At night we saw nothing, but sensed everything around us. We knew that there was never anything since it was always us who got the jump on those pigs, however, tonight was different. We all knew there was someone or something watching we felt a piercing stare. We felt the wind on the backs of our necks as if something were moving around us. “There’s something out there” whispered Duc. We couldn't see him but we all knew he was trembling from the rustling leaves he shook at his feet. We were being mocked laughed at, but we weren’t being hunted rather observed. Whatever this entity was it wasn’t here to kill if it were we would already be dead. We didn’t reach our objective that night. We all sat in a circle waiting, looking for a giggling ghost.
That next morning we headed to the new attack spot this time we decided to go early through the tunnels. Neither Dao or myself wanted to take the tunnels they were small and cramped, but they made Duc feel safe and shut him up. However, they only took us part of the way since the spot was in enemy territory. When we left the tunnels it was already dusk. Dao immediately said, “Do you think we’ll see it again?” Duc with a quiver in his voice said, “I hope not…”. We walked for about an hour and the sun was setting when Duc shouted “Its the ghost! The shadows they’re moving!”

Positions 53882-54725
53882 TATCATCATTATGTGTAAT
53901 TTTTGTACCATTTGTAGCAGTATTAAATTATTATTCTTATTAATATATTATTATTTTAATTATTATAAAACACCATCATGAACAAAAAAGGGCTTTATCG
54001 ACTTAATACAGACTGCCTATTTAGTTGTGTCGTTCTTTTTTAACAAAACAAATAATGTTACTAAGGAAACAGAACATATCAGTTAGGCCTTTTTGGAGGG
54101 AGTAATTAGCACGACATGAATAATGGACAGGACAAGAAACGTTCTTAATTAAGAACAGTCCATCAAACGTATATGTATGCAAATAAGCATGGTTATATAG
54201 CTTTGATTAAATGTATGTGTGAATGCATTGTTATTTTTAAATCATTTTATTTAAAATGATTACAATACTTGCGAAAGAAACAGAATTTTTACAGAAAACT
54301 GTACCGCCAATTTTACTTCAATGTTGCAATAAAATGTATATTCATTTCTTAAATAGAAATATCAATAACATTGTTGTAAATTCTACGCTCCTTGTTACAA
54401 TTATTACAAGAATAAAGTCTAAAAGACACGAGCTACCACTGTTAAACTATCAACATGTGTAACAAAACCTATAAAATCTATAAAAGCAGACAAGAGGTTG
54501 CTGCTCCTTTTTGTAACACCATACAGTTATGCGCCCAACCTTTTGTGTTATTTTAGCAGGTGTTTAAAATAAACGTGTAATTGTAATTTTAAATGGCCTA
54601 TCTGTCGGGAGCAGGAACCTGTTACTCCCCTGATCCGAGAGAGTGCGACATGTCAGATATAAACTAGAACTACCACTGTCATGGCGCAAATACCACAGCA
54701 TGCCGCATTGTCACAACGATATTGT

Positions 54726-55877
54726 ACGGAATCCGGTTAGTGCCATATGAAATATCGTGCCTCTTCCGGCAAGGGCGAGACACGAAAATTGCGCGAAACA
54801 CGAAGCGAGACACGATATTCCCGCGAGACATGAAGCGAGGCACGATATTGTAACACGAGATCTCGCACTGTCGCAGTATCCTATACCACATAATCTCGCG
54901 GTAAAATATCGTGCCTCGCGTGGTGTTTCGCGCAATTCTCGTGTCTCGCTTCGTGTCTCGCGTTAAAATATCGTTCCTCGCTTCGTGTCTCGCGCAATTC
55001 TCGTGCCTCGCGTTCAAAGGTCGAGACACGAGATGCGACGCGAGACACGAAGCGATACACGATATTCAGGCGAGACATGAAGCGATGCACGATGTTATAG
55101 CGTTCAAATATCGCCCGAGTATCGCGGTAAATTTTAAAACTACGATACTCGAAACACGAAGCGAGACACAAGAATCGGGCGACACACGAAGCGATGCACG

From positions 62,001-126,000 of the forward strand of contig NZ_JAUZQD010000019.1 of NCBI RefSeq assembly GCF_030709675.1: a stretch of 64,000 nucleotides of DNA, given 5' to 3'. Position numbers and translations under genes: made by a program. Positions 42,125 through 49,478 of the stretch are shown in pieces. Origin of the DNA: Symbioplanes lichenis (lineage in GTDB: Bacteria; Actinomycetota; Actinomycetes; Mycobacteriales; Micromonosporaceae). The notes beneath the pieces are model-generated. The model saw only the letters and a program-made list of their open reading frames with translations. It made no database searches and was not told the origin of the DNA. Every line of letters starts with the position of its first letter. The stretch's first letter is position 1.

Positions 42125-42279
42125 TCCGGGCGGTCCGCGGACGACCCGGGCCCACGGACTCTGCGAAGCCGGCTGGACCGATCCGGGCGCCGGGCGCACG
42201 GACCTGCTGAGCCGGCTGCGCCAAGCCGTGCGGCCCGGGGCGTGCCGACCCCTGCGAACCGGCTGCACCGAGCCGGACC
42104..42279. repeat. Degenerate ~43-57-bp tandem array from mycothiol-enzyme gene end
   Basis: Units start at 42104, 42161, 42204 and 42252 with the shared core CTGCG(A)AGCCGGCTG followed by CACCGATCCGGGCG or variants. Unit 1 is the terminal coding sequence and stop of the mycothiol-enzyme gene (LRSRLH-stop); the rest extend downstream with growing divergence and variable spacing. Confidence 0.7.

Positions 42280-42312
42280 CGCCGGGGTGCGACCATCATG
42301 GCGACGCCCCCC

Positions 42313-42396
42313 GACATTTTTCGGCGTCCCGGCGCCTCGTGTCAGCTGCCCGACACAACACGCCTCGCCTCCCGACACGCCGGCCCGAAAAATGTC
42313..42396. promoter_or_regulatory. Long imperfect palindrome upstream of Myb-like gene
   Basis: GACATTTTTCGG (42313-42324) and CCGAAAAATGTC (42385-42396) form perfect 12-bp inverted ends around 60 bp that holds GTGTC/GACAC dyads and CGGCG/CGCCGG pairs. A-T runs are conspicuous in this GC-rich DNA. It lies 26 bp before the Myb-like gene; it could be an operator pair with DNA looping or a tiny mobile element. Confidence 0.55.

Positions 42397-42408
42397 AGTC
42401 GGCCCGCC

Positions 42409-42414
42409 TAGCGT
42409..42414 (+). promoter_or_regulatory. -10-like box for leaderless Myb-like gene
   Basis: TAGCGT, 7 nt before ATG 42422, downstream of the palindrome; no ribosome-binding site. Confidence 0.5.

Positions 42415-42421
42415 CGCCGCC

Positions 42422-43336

Dao and I looked back we didn't see a person we saw a dark shape with shining emerald eyes. We blinked and it was gone we just heard laughter all around us. Dao and I went to the area where the ghost was there were no footprints nothing just dried flakes of dirt. Duc was on the floor shouting cursing. Dao and I looked at each other with two very different looks. I was petrified he, on the other hand, was massively intrigued. We both ran grabbed Duc and booked it out of there. After an hour Duc was still shaking, Dao was vigilant, however, not out of fear but out of curiosity.
We blinked and it was gone we just heard laughter all around us.
"On the 4th of October there was an event with quizzes for kids in the last year of Primary School and Middle School. It was a special day devoted to celebrating language diversity in our school.
Many High School students helped and served international dishes to the children and showed them the posters of important facts from several countries.
The day was celebrated in cheer, happiness, good food and internationalism."
- Mak Fazlic
"I discovered how many languages were taught and spoken in CDL. This was very new to me as it wasn’t done in my old school.
I enjoyed it because I figured out the different types of culture and traditions.
The food was quite colorful and the books were filled with detailed information on the way things are done in different countries."
- Naimat Yusuf